Housing Officer Christopher Blom was called while patrolling the area of Flushing, Queens, in the early afternoon of July 10. A lone woman needed assistance; her family was worried about her state of mind and had made a frantic call to the NYPD asking for help, reports the NY Daily News.
Blom and his partner located the 47-year-old woman, who remains anonymous, close to her home in the passenger seat of her car. “Because of the storm it was hard to see [inside],” said Blom, who approached the car alone, adding that he could nonetheless make out a firearm in the despondent woman’s hand.
“She’s crying,” the officer recalled, “and below the window line you can see the gun. I just froze for a moment.”
The 16-year NYPD veteran admitted feeling nervous but knew that it was his duty to intervene. Blom tapped on the window of the woman’s car and asked if he could get an opportunity to speak with her.
“If we can just talk, I would love to be able to help you,” Blom recalled asking. The woman, who works in law enforcement but not for the NYPD, accepted Blom’s request. She let her attention drift from the weapon in her hand as Blom opened the opposite car door and sat behind the wheel.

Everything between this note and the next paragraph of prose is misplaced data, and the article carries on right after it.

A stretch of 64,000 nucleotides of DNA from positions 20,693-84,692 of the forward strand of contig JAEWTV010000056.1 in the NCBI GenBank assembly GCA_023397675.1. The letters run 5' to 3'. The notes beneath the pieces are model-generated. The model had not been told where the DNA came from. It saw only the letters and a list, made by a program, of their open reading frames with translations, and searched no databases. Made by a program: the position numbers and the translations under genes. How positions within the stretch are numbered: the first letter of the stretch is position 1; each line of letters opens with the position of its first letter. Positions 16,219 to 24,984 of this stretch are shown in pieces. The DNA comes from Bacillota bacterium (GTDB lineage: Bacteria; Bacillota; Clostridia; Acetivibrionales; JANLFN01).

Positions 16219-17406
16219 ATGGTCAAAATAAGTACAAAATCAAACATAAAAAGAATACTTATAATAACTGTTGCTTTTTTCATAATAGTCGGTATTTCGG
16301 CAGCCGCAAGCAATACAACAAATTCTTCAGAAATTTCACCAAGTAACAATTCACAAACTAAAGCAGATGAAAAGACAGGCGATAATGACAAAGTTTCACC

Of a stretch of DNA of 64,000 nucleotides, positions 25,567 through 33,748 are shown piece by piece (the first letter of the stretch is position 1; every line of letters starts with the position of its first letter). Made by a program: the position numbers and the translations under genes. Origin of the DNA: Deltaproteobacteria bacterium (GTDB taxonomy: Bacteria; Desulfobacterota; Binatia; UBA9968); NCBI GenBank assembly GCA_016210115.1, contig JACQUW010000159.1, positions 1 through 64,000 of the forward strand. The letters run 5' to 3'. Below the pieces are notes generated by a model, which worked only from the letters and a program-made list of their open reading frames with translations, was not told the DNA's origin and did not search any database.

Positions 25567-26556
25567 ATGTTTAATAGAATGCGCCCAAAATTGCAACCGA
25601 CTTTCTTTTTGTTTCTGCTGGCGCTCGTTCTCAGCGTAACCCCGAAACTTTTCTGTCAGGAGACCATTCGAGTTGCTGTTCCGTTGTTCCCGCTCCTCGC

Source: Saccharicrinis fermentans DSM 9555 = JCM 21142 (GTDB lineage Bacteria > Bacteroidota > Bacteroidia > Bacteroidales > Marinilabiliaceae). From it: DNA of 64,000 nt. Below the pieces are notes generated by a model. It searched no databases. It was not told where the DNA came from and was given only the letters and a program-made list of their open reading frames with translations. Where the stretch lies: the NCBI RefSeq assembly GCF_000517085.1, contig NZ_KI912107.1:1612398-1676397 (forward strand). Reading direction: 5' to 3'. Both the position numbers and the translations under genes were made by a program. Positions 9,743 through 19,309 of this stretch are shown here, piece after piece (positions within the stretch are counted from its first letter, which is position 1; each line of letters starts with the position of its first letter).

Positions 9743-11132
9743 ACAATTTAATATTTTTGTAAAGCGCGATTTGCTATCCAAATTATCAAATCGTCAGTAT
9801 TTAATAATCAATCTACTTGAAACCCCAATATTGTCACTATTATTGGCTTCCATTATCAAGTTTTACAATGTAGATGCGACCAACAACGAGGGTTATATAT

Seconds later, the woman was in tears in the officer’s arms.
Then after a few moments, he put his hand on top of the gun so that he could prevent her from firing it in case she were to try to pull the trigger at any time.
She then agreed to undergo a medical evaluation and willingly gave up the gun. The compassionate officer stayed with the 47-year-old, having talked her away from the brink of despair until her ambulance arrived.
“Before she left, I tapped on the ambulance’s glass,” said Blom. “I waved at her and told her I’ll check in on her. She said, ‘Thank you.’”
On July 13, Police Chief David Barrere met with the heroic officer before posting a message of gratitude on Twitter. “A pleasure to meet & thank your Housing Officer Blom who searched for a suicidal female after a 911 call,” Barrere wrote.
“[He] found her, took his time listening, talked to her with compassion, & ultimately ended up removing the gun she pointed at herself, saving her life & getting her help,” the police chief explained, sharing Blom’s kind actions with the community.
On average, one person dies by suicide every five hours in the state of New York, according to data from the American Foundation for Suicide Prevention. Suicide happens to be the 12th leading cause of death in the state as a whole.
“Yesterday was very stressful,” Officer Blom admitted, reflecting on the life-changing rescue of July 10 with the NY Daily News, “but after it was done I saw the looks on her family’s face, and when she hugged me and said, ‘Thank you,’ I felt amazing.”
“Tomorrow can be a brand-new day for her,” he said.
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